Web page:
Ireland has 4 living former Taoisigh – John Bruton, Bertie Ahern, Brian Cowen, and Enda Kenny. Last week it was revealed that the Government will spend €300,000 annually to provide them with various perks – a secretary, a car, VIP passage through airports, and that sort of thing. This has generated considerable public anger. It works out at about €75,000 per year in benefits per man.
One of the most enduring facts about politics is that the average voter is entirely unable to distinguish – through no real fault of their own – the difference between big numbers, and small numbers, when it comes to Government spending. The result of this – aided and abetted, often, by the media, is that public anger tends to focus on the small, really unimportant things, and not on the larger problems, the ones that really matter.
It is in that context that we should consider the Taoiseach’s decision to make available to his predecessors some new perks – mainly a secretary and a car and driver – that will cost the public, if all the living former Taoisigh take it up, €300,000 per year.
To put that number in context, the cost to the taxpayer will be less than 1/5767th of the national children’s hospital. Or about 1/62000th of what we spend on the health service every year:
“LEO VARADKAR PERSONALLY signed off on a plan to give former Taoisigh special supports – including VIP airport facilities, increased use of state cars, and the salary of a full-time secretary – just four months after he took office.
Varadkar was told the decision would cost up to €300,000 a year if all Taoisigh took advantage of the full suite of entitlements.
Former Taoisigh include Enda Kenny, Bertie Ahern, Brian Cowen and John Bruton.
The move took place in October 2017 while Varadkar had only taken up office in June.
The document – obtained under FOI – explained the system of supports for former Taoisigh had been introduced in August 2001 but discontinued in March of 2012.
“It would seem reasonable that a former Taoiseach should have access to supports (administrative and otherwise) to support him/her carrying out aspects of work associated with his/her former role which remain after [their] period in office has ceased,” it said.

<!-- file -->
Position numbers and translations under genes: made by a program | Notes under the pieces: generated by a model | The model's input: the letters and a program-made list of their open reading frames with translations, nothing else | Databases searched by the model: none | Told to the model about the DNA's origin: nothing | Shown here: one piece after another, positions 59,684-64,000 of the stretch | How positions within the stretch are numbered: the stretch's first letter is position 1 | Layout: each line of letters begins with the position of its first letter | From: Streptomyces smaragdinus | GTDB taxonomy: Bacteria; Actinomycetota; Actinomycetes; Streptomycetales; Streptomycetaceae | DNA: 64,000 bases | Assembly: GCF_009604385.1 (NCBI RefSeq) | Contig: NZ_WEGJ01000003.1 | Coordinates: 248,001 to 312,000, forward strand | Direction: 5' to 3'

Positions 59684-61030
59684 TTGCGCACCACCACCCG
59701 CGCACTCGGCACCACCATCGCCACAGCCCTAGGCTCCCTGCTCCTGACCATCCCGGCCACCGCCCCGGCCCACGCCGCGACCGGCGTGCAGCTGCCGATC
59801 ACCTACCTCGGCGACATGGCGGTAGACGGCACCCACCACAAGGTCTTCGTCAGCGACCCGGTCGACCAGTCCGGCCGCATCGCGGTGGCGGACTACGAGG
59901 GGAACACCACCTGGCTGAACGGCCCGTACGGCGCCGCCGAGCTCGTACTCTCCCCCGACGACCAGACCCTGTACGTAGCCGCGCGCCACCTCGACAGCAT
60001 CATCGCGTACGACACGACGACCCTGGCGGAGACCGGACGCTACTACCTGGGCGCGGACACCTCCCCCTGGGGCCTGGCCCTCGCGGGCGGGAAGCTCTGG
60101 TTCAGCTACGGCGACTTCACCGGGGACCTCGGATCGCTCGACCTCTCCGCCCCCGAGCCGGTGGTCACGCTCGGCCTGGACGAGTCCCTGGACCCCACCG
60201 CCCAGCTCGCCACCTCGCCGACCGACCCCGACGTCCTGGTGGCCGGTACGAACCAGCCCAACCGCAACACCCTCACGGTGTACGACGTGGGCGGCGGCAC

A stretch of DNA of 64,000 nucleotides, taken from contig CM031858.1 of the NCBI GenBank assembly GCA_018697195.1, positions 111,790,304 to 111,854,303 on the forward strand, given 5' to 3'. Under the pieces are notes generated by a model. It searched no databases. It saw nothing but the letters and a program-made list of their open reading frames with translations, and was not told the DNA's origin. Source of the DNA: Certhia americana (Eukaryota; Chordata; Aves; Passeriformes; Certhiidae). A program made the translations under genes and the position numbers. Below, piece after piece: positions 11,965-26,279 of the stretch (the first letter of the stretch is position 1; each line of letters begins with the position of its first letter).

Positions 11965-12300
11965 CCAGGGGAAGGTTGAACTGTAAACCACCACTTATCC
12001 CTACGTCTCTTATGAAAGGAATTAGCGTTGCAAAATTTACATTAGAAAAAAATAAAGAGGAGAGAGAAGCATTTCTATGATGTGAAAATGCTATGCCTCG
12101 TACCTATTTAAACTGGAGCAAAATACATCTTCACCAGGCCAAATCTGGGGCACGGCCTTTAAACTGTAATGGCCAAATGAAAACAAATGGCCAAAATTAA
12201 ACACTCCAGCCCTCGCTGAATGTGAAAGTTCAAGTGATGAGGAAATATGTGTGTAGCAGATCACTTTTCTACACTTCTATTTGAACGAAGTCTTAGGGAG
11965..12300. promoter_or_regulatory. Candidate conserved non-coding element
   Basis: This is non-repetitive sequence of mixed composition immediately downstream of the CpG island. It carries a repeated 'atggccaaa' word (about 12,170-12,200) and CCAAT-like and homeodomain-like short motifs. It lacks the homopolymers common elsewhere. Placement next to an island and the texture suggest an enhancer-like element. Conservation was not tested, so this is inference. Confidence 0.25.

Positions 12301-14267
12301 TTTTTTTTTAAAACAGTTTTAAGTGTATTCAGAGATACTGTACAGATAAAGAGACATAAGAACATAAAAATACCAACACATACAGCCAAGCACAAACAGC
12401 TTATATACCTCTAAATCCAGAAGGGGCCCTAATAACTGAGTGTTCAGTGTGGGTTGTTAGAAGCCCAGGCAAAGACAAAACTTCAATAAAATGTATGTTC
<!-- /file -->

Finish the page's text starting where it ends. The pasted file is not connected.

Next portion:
The memo said that the estimated cost of reintroducing the scheme would be “in the region of €300k” if all ex-Taoisigh availed of it.”
Why is it that the public get so more annoyed about relatively tiny numbers than they do about truly enormous figures? Is it because we can all imagine having €300,000 and understand exactly what it could buy, whereas few of us can comprehend how much money €1.73billion, the cost of the Children’s Hospital, actually is?
Or is it that we’re less annoyed at the waste of money, even if it is truly vast, if we cannot connect it in our own minds to someone else getting that money into their pockets?
Either way, the reaction to this particular story has surprised me. It is true that in a republic, all citizens, even current or former office holders, are equal. It’s also true that former Taoisigh already have generous pensions, and the capacity to make a good deal of money making speeches, or sitting on corporate boards. Most of them can, you would imagine, afford their own car and secretary, should they desire either one. So why is the taxpayer paying for it?
On the other hand, we’re an independent country and part of being an independent country is having a sense of national pride, and dignity. Ex-Taoisigh, like Bertie Ahern, and Enda Kenny, and John Bruton, are all people who, in their way, did the state some service, and continue to represent us overseas. When they speak at an event in London or New York, they’re continuing in some way to represent the country, even though they no longer do so formally. Most of them continue to undertake a heavy programme of speaking engagements or meetings, and usually, whether they like it or not, they’re conducting some ambassadorial role for the country.
Is €300,000 of our money to give them a secretary and some transport really too much? Put it this way: To fund just one national broadband plan with this money, Ireland would need to have about 66,000 living former Taoiseachs.
We have much bigger problems to worry about. This amount of money is miniscule in comparison to what the Government spends every day, let alone every year.